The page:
Walking across the tarmac I suspiciously eyed the airplane in front of me. It looked old, like it’s owner. Not letting on; I was disappointed. I had hoped for a new airplane with all the latest toys, like GPS, weather radar and maybe even a flight director. But not tonight. Tonight I was flying in an airplane older than the touch tone telephone. (True).
I’m a Flight Instructor by night and a Title Insurance Rep for Chicago Title by day. It’s night.
I’ve done IPC’s (Instrument Proficiency Checks) with this aircraft owner and very qualified pilot several times before but never in his airplane. He’s experienced and conscientious. Let’s call him Jack.
The FAA requires every pilot to undergo a Flight Review every 24 months. Statistically speaking the extra review and training the Flight Review offers has been affective in reducing aviation accidents that are classified as skill-based. If nothing else the mandated Flight Review is a chance for pilots to get caught up on recent changes and receive instruction in areas where rust might be creeping in.
Let’s start. “Jack, let me see all the documents required to be onboard the aircraft.” Suddenly abashed Jack stared at me for a moment. “Well, like what do you want to see?”
Jack was obviously feeling tested. He shouldn’t. The Flight Review isn’t a test, it’s a recurrent training event that you have to complete satisfactorily but there is no grade and an unsatisfactory result only means you keep training until your instructor gives you the endorsement. If you believe your instructor isn’t being fair you have recourse. You are free to get another instructor.
Not wanting Jack to feel tense I softened my voice and replied, “Well, I kinda need to see all the paperwork the FAA says we need to have onboard the airplane before we can legally take off, you know like the Airworthyness Certificate.” Jack got happy and produced that document.
“How about the Aircraft Registration?” Jack pulled out a large envelope and started going through pages of stuff. When it became painfully obvious he didn’t have the proper registration I said, “Listen, I can’t fly in this airplane without an Aircraft Registration, so let’s reschedule for another day when you can find it.”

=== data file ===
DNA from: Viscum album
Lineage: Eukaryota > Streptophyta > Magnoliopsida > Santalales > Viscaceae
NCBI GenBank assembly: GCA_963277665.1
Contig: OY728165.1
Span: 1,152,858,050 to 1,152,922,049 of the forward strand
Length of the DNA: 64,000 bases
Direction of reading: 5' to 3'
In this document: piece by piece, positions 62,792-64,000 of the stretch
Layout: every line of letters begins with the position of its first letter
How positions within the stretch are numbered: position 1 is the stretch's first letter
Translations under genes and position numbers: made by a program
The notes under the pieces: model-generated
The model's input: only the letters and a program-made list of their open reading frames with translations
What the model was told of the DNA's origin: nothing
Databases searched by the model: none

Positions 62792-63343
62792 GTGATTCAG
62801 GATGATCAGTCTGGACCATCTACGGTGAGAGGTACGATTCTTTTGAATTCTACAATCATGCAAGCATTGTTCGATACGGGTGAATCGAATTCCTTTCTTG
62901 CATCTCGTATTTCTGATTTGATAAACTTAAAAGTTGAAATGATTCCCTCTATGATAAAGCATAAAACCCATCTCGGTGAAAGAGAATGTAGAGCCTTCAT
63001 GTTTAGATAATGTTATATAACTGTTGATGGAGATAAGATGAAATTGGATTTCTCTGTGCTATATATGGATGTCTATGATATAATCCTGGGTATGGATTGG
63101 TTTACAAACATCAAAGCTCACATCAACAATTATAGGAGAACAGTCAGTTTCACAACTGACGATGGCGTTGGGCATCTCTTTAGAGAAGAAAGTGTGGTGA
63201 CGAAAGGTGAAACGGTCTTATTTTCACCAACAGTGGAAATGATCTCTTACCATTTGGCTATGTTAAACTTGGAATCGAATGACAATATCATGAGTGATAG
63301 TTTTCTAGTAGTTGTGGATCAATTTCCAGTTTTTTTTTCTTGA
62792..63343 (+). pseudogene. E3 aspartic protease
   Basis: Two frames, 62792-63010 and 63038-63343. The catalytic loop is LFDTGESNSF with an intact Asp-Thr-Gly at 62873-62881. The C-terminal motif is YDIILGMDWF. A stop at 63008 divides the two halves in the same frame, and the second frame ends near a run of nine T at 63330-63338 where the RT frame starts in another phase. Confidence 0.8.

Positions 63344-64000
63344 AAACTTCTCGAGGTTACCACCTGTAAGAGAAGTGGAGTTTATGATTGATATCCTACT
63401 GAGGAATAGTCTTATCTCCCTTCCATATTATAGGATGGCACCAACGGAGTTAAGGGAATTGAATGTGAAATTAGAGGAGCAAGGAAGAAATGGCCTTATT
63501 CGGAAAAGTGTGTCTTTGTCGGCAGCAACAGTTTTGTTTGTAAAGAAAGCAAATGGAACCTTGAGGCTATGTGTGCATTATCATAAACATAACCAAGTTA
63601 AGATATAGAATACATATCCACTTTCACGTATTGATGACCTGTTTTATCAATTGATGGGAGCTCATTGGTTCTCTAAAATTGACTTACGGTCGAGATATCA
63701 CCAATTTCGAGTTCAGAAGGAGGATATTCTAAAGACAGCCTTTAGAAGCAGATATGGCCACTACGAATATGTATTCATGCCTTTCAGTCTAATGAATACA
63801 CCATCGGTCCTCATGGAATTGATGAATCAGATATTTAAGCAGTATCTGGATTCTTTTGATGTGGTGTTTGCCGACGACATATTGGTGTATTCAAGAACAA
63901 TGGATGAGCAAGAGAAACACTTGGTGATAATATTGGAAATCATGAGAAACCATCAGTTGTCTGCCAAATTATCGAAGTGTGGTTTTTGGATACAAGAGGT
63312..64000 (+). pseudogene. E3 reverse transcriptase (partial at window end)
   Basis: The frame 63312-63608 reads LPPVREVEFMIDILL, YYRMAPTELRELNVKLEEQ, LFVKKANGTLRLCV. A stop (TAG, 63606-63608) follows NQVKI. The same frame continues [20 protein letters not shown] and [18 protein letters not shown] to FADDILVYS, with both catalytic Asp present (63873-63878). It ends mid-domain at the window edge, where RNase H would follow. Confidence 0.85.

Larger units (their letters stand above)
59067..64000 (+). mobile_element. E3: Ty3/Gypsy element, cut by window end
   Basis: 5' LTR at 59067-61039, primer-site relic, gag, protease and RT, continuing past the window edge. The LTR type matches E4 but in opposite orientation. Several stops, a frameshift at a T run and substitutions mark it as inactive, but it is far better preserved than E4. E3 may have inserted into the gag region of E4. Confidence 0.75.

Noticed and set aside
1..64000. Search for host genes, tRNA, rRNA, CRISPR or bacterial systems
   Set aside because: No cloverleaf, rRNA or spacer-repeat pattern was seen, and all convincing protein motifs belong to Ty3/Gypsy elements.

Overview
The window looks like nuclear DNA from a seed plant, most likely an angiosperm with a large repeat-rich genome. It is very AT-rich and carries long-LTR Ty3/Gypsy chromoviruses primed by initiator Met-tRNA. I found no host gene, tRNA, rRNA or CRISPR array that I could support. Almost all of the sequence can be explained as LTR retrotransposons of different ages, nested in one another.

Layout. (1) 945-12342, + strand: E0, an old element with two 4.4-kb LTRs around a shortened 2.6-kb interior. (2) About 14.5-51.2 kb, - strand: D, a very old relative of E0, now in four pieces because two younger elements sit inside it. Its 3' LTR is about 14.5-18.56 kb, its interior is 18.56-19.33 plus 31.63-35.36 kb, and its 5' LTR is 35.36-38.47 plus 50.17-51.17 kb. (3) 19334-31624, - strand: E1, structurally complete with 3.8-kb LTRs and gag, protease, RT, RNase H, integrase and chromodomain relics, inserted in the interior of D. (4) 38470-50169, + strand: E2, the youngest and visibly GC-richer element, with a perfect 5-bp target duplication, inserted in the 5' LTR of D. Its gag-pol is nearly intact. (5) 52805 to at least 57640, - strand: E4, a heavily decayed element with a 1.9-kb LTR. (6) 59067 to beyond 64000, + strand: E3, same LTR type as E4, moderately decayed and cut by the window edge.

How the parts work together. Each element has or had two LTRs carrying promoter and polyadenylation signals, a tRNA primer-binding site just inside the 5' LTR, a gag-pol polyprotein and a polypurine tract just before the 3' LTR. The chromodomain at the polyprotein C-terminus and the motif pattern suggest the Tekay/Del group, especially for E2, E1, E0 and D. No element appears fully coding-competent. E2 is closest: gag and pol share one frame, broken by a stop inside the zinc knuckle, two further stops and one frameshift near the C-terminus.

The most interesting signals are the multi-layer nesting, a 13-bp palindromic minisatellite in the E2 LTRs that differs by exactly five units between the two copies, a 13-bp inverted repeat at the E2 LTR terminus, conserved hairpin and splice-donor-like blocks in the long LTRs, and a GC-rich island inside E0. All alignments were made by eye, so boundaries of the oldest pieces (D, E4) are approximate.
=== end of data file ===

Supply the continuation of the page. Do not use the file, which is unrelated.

What Jack said next shocked me. “No one’s ever asked me for that before. Can we do the flight if I promise to go home and look for it later?”
What I wanted to say is you’ve got to be kidding me! But what came out of my mouth was, “Well Jack I’m a Flight Instructor. Even though you’re qualified to act as PIC (Pilot In Command) if the FAA ramp checked us they’d have more than a few legitimate questions for me, not to mention a nasty fine. And if the worst happened, I’m sure the insurance company would void the coverage.”
Driving home that night I considered the possibility that no Flight Instructor before me had asked Jack to see the documents required for a legal take-off. Did a friendly Flight Instructor really say, “Hey that’s ok Jack. Let’s fly this thing and you can find the paperwork later.” Sometimes the good-old-boy network works to your benefit. But when it comes to flying airplanes, the NTSB (National Transportation Safety Board) often finds airplane crashes are a result of many small errors leading up to disaster. Crashes are rarely a result of one perilous mistake.
While flying without proper registration won’t bring down an airplane, knowingly flying without one, or worse, not knowing you need one (It’s one of the first things taught when learning to fly) might be indicative of other more serious lapses in memory or judgment. There are times when friends can kill.
Note: Besides being a CFII, MEI, Pilot, I’m a Title Rep. (Tie-tél Rep; a person or reptile that scurries through Real Estate Offices and Lending institutions in search of food, stopping at nothing, including stepping on other Title Reps in its pursuit.) In other words, I sell Title Insurance. Comments made here are my own and do not necessarily belong to Chicago Title.
For more information about Title Insurance or flying airplanes, contact me at ric.Lippincott@ctt.com.